March 30, 2018: A new report published by the International Transport Forum at the Organisation for Economic Cooperation and Development (OECD) finds that “maximum deployment of currently known technologies could make it possible to reach almost complete decarbonisation of maritime shipping by 2035.”
In a comprehensive analysis of what is needed to decarbonise international shipping by 2035, the report recommends setting a clear, ambitious emissions-reduction target to drive decarbonisation of maritime transport, supporting the realization of emissions-reduction targets with a comprehensive set of policy measures and providing smart financial incentives to advance the decarbonisation of maritime shipping.
“The OECD report, closely followed by the call of the European Shippers Association for a target of decarbonisation by 2035, vindicates our Pacific member states’ principled stance on the IMO debate on shipping emission reduction. It is now backed by the latest science that demonstrates it is the most responsible thing to do, realistic and achievable,” said PIDF Secretary General François Martel. “Since the late Tony de Brum called for the IMO to adopt a sectoral target consistent with the 1.5 degrees Paris Agreement target at MEPC68, our small islands have been principled, consistent and vocal on the need for shipping to play its fair share in addressing the effects of climate change. Now the science and the industry are also coming out strongly in support of reason.”
PIDF hosted a workshop in preparation for the IMO meetings on behalf of the governments of Fiji and France in February (see workshop proceedings site here). The PIDF Chair, the Honorable Patteson Oti, Solomon Islands High Commissioner to Fiji, opened proceedings by stating, “What is decided at the next IMO meeting will largely answer the question as to whether shipping is to play its full role under the agreement we all forged at Paris.”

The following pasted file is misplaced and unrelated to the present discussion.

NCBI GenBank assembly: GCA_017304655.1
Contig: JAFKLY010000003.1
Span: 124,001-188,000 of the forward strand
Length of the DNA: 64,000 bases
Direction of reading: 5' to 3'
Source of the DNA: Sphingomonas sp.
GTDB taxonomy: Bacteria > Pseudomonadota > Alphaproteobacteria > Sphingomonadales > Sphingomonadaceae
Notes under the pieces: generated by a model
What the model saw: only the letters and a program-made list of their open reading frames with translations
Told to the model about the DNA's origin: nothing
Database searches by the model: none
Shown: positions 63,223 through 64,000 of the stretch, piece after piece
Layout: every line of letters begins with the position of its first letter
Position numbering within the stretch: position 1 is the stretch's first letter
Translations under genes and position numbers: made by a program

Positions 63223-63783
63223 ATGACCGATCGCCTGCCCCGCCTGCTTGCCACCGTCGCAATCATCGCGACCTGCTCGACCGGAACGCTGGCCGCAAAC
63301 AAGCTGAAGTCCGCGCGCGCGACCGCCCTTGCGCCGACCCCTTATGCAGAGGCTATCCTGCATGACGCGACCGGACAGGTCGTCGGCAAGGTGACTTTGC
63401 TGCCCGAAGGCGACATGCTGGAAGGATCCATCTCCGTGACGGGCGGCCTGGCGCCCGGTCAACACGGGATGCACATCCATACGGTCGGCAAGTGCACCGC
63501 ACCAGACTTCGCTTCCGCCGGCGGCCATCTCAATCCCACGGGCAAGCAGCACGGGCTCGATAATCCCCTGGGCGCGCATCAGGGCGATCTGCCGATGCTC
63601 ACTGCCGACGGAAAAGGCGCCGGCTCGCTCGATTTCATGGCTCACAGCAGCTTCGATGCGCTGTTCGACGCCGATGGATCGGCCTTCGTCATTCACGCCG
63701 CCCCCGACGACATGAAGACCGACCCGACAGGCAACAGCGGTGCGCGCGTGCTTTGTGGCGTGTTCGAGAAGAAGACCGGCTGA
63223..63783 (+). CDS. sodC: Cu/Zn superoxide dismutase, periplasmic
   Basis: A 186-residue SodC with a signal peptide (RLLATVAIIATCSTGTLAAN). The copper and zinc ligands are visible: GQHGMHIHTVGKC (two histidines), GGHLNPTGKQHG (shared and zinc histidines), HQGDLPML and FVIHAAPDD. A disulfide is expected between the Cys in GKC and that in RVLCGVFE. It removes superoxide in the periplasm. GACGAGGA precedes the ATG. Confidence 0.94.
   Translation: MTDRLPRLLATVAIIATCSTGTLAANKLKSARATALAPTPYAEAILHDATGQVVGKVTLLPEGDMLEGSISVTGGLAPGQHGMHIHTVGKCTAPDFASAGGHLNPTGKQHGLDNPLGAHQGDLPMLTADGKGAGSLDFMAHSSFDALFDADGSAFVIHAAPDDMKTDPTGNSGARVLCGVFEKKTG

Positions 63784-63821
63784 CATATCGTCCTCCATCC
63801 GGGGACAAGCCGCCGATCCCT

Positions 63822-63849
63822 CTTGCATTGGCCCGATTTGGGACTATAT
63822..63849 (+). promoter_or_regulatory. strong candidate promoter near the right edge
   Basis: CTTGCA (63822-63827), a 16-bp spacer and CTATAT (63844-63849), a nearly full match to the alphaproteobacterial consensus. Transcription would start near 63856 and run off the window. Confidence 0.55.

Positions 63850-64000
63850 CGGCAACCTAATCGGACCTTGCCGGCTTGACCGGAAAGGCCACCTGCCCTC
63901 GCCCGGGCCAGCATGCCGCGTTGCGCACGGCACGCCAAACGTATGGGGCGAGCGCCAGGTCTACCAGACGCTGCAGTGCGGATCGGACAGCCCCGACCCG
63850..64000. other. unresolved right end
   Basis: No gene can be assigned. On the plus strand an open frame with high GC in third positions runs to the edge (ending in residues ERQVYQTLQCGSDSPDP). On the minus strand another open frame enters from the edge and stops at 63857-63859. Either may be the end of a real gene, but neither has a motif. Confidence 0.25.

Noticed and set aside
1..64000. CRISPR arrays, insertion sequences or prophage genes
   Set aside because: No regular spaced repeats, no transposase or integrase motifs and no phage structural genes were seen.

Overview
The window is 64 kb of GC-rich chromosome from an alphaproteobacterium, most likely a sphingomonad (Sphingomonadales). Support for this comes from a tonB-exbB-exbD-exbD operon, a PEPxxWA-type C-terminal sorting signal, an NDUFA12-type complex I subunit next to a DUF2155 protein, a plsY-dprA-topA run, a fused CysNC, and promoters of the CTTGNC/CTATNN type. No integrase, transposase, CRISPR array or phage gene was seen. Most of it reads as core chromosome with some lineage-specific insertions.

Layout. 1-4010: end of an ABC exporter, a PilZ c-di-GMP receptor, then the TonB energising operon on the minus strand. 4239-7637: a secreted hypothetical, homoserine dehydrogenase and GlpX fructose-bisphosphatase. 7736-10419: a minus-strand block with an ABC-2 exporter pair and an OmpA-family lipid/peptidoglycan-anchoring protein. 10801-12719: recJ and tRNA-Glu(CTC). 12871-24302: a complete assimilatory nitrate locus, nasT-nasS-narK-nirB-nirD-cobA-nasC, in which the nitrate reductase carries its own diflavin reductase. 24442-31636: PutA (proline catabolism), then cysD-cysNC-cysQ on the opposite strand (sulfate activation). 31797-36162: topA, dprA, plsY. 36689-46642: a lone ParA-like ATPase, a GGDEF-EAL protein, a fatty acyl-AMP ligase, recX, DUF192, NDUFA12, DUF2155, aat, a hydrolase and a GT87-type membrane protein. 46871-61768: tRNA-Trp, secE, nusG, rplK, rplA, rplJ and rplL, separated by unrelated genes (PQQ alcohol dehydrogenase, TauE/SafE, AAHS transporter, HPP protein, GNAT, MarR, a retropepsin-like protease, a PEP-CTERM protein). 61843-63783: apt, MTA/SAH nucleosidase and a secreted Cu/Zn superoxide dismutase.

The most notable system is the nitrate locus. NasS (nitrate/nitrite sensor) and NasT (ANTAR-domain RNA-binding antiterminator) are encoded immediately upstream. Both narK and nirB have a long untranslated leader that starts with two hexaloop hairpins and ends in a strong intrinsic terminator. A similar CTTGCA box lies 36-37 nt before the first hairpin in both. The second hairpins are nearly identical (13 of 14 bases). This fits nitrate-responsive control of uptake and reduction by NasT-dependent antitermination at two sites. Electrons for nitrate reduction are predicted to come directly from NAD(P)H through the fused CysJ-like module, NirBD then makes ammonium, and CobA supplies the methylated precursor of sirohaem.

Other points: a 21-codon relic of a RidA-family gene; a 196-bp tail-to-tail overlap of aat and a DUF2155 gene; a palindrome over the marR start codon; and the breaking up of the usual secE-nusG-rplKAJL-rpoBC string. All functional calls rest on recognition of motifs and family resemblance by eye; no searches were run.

Kiribati, Marshall Islands, Solomon Islands and Tuvalu have co-sponsored a further submission to next week’s critical IMO meetings, again calling for shipping to decarbonise by 2050 in line with the Paris Agreement. Marshall Islands and France will also table the Tony de Brum Declaration now signed by 44 World Leaders.
“All science suggests that a failure by the IMO to ensure the highest level of ambition and immediate action through adoption of real and substantive short-term measures would jeopardize the possibility of limiting temperature rise to less than 1.5 degrees,” said Mr Martel. “Our member nations’ very survival is intimately pegged to these decisions!”
“I think the responsible voices in the shipping industry now see there is as much opportunity as there is challenge in making this transition. Delaying the inevitable could only lead to future chaos for this industry. The integrity of the IMO will be tested. To pass the test it needs to display real leadership for real change next week in London,” Mr Martel explained.
“It is important to remember that the Transport Forum is an intergovernmental organization with 59 member countries. We will be watching closely what these countries will be doing in the IMO’s shipping emissions negotiations in light that all of them have ratified the Paris Agreement.”
The full OECD International Transport Forum report can be viewed here.
The PDF version of this press release is here.